The tide of suicide in the United States is unrelenting, and the approximately 20 veteran and military suicides each day cannot be ignored.

To prevent these tragedies, the veteran community, the Department of Veterans Affairs and Department of Defense, and leading mental health organizations aggressively target the critical moment of crisis when a person is contemplating the act of suicide.

These critical organizations are lined up in a strong “end zone defense,” providing multiple areas of support for veterans in the midst of a suicidal crisis.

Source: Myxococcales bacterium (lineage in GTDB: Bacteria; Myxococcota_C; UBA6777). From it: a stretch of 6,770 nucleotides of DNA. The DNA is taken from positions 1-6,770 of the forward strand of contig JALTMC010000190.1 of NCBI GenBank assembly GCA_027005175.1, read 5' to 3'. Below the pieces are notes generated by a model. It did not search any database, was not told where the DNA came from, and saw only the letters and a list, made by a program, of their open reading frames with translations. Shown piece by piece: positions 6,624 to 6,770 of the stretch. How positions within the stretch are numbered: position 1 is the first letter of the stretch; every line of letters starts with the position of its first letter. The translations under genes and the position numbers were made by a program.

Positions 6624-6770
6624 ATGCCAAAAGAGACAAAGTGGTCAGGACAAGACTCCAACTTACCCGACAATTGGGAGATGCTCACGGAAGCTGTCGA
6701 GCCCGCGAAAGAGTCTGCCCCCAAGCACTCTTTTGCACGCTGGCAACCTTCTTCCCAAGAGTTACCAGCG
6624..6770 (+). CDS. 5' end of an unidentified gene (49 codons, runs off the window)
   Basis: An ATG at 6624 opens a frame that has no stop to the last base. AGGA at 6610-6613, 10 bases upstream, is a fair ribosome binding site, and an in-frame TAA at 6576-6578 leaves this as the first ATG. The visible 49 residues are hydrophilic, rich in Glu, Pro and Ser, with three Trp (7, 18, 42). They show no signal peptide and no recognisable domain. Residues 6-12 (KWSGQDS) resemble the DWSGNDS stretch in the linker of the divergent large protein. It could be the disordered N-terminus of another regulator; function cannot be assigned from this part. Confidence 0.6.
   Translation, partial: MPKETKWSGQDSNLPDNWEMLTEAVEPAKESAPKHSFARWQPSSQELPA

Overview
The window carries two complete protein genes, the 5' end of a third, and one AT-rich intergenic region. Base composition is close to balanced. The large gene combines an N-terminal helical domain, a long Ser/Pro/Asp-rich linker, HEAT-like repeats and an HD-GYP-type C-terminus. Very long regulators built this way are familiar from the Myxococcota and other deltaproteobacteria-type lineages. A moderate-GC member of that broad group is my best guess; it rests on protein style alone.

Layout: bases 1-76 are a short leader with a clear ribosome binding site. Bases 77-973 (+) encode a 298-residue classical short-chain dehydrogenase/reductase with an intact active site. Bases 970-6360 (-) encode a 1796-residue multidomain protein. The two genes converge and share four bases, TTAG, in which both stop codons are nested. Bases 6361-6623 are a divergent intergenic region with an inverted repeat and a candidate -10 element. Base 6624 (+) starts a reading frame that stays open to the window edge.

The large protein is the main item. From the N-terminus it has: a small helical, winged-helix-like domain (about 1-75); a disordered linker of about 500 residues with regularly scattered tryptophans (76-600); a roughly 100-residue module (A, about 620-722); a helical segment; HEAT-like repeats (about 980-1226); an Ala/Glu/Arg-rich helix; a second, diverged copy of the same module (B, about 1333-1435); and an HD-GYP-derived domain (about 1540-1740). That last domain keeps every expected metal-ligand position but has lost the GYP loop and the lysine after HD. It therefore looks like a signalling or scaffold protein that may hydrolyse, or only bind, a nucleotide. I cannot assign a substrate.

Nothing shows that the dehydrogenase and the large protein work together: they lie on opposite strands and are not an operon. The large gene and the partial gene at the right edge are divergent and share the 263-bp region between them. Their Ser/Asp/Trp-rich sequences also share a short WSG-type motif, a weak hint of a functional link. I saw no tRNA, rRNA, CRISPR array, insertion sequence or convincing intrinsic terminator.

But what about veterans who haven’t reached a crisis point? What if there was a way to provide relief for everyday problems, pain and isolation before these issues snowball into self-destruction?

As a retired major general in the U.S. Army, who has lost a son to suicide, and a son to the war in Iraq, I can attest that the key is to connect with veterans before they reach the point of crisis.

Read the rest of the article written by Retired Army Maj. Gen. Mark Graham, director of Vets4Warriors, published in Military Times here: